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Why Sex is Good for Your Brain

Why Sex is Good for Your Brain: © ALFRED PASIEKA/Science Photo Library/Corbis

© ALFRED PASIEKA/Science Photo Library/Corbis

“Sexual healing baby, it’s good for me.”

Marvin Gaye was on to something when he first sang these lyrics more than 30 years ago.

Sex is indeed good for our health in many ways—and we now have the science to back it up. For one thing, it’s a decent form of exercise. In fact, research suggests that a 20-something man will burn 101 calories on average during a typical sexual encounter, whereas similarly-aged women will burn about 69.

That’s no excuse to cancel your gym membership, but it’s something—and those numbers can really add up if you’re getting it on with any regularity.

Beyond exercise, research has found that sex is also a great stress-reliever.

One additional and arguably even more important health benefit of sex is that it’s good for the brain. A series of studies published over the past few years suggests that sexual activity just might help to keep our brains in good shape for the long haul.

First, let’s consider a 2010 study of male rats that were either deprived of sex or not for a period of two weeks. Specifically, half of the rats were only able to have sex once over the course of the entire study, whereas the other half were allowed to do it every single day.

At the end of the study, scientists found that the most sexually active rats experienced the most neuron growth and generation—changes that are likely to help maintain and perhaps even improve brain functioning over time.

Incidentally, those rats that had daily sex also had lower levels of stress hormones in their systems, providing further support for the aforementioned “sexual healing” idea.

No parallel study yet exists on humans, but there is some evidence to suggest that sex is also good for the human brain.

For example, research has found that among people who have recently fallen in love, their blood tests reveal heightened levels of nerve growth factor. This is a protein that helps your nerve cells to grow and survive.

Levels of this protein were higher for lovebirds compared to single folks, as well as people who were in long-term relationships. To the extent that sex really is good for the brain, this pattern of results makes sense, given that sexual activity tends to be highest when we’re in the throes of passion, like we tend to be when we’ve recently fallen in love.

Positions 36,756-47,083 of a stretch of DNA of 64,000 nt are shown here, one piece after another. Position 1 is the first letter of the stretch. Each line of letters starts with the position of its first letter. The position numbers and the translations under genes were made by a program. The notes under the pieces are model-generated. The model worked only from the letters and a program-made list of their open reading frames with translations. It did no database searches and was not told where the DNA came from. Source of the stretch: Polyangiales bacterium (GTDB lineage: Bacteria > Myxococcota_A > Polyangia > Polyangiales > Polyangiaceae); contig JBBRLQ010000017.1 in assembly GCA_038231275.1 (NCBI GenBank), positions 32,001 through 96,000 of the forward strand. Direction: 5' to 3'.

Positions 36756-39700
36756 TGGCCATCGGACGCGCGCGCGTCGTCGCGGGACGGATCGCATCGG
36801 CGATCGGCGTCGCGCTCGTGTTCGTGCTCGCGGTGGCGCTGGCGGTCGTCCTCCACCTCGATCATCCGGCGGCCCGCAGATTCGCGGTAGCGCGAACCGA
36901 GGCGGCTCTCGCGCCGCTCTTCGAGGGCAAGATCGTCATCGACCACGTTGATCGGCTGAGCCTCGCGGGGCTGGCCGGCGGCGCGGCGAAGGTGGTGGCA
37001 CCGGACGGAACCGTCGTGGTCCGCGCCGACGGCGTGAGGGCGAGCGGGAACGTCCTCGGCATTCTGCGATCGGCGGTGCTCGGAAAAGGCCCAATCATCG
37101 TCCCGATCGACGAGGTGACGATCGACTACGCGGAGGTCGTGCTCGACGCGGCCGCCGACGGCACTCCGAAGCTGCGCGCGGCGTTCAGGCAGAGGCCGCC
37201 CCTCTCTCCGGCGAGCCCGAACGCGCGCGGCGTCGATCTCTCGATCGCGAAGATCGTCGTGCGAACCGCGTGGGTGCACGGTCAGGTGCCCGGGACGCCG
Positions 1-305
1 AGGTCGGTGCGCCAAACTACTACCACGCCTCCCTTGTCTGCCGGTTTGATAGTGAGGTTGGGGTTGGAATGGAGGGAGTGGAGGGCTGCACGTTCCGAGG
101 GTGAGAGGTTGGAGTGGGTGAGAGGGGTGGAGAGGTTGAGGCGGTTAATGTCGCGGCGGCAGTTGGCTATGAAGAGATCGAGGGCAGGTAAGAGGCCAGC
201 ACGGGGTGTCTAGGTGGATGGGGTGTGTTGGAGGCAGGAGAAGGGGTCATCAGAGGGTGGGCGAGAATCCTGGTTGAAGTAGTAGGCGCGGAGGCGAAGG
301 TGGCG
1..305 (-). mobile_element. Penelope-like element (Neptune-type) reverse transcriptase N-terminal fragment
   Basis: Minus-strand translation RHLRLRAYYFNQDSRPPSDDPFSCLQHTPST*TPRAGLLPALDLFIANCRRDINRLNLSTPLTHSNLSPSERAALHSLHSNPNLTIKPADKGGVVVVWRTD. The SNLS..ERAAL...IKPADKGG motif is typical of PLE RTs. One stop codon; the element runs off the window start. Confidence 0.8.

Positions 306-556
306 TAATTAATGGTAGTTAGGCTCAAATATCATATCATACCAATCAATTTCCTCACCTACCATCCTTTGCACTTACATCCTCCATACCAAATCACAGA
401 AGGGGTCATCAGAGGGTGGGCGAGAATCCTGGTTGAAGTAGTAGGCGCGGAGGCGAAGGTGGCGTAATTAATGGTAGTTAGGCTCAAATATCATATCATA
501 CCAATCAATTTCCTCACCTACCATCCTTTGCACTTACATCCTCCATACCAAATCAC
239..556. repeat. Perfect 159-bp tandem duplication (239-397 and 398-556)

One additional piece of evidence supporting the idea that sex is good for the human brain comes from a brand new study finding that sexual activity among older adults is linked to maintaining better cognitive functioning later in life.

In this study, researchers examined how the sexual practices of 6,833 English adults aged 50-89 related to two measures of mental functioning: a number sequencing task (to measure executive functions like problem-solving) and a word recall task (to measure memory ability).

Engaging in any form of sexual activity over the past year was linked to better scores on the word recall test for both men and women. Additionally, for men (but not women), being sexually active was linked to better scores on the number sequencing task.

We can’t say exactly what accounts for the results in this study of older adults, though. Is it that sex is causing neuron generation or growth, as we might expect based on the rat and romantic love studies?

Or might it have something to do with how the continued release of neurotransmitters and hormones such as dopamine and oxytocin affect the brain?

We certainly still have more to learn in this area, but this set of studies suggests that sex might very well do the brain a lot of good, and that there may be important psychological benefits to maintaining an active sex life, regardless of age.

Not that you needed another excuse to have more sex.


Justin Lehmiller, PhD is a sex educator and researcher at Ball State University and author of the blog Sex and Psychology. Follow him on Twitter @JustinLehmiller.


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